Queen and Country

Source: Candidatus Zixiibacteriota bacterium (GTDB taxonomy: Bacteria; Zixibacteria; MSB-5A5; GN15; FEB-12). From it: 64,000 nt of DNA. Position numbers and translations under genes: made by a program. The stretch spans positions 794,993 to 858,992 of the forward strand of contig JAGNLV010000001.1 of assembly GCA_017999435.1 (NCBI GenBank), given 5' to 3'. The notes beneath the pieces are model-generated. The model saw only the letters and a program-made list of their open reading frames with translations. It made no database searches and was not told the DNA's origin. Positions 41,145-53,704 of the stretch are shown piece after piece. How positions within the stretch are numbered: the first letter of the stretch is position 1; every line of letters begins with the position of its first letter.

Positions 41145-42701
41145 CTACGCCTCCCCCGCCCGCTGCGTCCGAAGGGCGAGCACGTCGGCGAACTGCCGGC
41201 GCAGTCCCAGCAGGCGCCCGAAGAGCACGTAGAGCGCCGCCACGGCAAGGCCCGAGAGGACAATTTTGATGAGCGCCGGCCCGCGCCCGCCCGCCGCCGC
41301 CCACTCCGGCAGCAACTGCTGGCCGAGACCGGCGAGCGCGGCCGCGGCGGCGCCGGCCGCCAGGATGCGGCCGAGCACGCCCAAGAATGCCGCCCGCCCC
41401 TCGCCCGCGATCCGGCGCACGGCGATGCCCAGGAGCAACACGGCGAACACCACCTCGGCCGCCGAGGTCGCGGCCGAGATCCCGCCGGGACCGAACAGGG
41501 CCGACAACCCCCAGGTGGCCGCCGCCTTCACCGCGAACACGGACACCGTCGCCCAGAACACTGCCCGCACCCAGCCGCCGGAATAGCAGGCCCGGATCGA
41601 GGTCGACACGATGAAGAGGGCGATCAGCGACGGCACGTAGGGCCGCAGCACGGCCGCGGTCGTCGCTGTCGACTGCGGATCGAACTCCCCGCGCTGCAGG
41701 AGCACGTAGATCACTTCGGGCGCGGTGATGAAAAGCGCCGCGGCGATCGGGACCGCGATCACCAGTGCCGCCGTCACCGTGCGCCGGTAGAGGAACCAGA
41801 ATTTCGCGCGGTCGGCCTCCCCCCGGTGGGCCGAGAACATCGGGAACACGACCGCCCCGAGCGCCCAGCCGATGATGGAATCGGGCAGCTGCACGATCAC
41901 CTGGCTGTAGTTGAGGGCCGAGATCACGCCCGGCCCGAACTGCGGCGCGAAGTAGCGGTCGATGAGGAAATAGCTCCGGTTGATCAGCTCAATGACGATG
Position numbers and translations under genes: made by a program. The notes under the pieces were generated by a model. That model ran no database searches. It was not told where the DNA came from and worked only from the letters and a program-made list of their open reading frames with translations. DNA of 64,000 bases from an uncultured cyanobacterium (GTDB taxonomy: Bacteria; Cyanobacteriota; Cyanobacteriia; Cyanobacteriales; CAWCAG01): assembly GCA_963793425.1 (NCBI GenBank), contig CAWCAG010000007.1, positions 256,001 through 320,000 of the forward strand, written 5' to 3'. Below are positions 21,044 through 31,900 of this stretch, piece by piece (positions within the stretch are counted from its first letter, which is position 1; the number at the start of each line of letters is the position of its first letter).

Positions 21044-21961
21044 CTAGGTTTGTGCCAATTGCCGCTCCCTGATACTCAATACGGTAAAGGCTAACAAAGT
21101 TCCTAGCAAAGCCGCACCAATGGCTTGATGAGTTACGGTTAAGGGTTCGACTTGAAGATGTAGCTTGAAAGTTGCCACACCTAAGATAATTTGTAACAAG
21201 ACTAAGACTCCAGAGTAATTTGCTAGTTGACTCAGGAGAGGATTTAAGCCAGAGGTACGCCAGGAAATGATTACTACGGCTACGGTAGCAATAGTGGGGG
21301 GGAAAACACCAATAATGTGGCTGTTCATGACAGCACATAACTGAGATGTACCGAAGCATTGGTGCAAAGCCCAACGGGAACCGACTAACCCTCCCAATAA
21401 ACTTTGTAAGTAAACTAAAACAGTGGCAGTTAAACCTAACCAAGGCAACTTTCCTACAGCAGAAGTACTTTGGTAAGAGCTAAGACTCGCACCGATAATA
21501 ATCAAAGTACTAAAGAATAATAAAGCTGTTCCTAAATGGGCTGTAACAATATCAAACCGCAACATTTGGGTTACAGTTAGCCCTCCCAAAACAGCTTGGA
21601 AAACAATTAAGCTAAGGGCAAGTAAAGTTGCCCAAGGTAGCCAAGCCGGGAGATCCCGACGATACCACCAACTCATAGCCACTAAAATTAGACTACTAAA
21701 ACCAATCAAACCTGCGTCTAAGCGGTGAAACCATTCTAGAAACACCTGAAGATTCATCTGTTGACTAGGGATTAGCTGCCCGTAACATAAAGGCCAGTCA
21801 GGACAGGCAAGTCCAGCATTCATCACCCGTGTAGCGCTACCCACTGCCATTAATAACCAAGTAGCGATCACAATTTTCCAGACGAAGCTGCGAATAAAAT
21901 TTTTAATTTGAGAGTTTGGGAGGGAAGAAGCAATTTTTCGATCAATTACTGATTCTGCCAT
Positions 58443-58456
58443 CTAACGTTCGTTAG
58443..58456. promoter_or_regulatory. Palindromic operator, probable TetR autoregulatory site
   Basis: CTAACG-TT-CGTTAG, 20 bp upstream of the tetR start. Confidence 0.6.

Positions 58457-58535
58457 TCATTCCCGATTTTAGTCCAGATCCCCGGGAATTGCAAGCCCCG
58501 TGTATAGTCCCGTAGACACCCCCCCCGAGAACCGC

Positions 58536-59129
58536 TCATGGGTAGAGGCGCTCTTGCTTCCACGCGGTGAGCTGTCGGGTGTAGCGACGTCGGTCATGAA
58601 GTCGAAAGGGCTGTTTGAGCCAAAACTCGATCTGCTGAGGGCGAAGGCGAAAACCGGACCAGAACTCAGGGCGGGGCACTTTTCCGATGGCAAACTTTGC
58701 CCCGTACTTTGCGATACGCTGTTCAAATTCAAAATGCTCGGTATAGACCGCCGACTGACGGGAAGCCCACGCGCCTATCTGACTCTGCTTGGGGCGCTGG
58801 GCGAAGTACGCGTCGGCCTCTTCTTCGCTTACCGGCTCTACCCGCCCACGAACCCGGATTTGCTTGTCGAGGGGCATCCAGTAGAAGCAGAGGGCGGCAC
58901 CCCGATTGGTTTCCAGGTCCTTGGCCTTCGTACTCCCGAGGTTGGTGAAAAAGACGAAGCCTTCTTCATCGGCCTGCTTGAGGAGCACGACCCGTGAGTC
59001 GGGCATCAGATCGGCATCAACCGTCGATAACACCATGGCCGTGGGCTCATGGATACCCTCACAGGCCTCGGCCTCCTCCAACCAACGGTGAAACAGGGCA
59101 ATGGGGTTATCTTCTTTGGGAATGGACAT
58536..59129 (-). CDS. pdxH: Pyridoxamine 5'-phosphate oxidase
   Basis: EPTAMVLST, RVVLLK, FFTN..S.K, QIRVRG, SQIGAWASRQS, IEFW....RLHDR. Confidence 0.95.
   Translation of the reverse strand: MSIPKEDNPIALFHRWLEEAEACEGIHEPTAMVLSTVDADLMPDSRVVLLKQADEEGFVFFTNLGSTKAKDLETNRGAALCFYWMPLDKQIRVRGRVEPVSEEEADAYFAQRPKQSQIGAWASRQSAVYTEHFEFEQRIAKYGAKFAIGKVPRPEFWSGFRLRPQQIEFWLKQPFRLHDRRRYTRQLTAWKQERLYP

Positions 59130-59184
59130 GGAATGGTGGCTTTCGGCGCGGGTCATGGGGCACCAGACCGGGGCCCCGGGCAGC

The sun used to never set on the British empire, as they used to say. It’s something the Brits were very proud of, and some of them still perversely are. Of course, the glory of the British empire, like all empires, came at the very violent expense of everybody else in the world who wasn’t British or at least continental Europeans, and the expense of the enlisted men who were sent out to do Queen and Country’s dirty work. This reality is now a bit of a national embarrassment, as more and more former colonies politely request if they could maybe have their pillaged art treasures and cultural legacy back, and oh maybe an apology and some restitution for all the killing, rape and enslavement. There may be a few proud Englishmen left who insist that it was all totally worth it, but their numbers are getting fewer, and if you haven’t guessed Ian Anderson is not one of them. It was inevitable that Jethro Tull would at some point take that shot, though this is a pretty mild indictment by Anderson’s standards. He just points out that it kind of sucks to have to be the person sailing around the world fighting and stealing for the enrichment of the Country and its upper classes with not much thanks or benefit to yourself.

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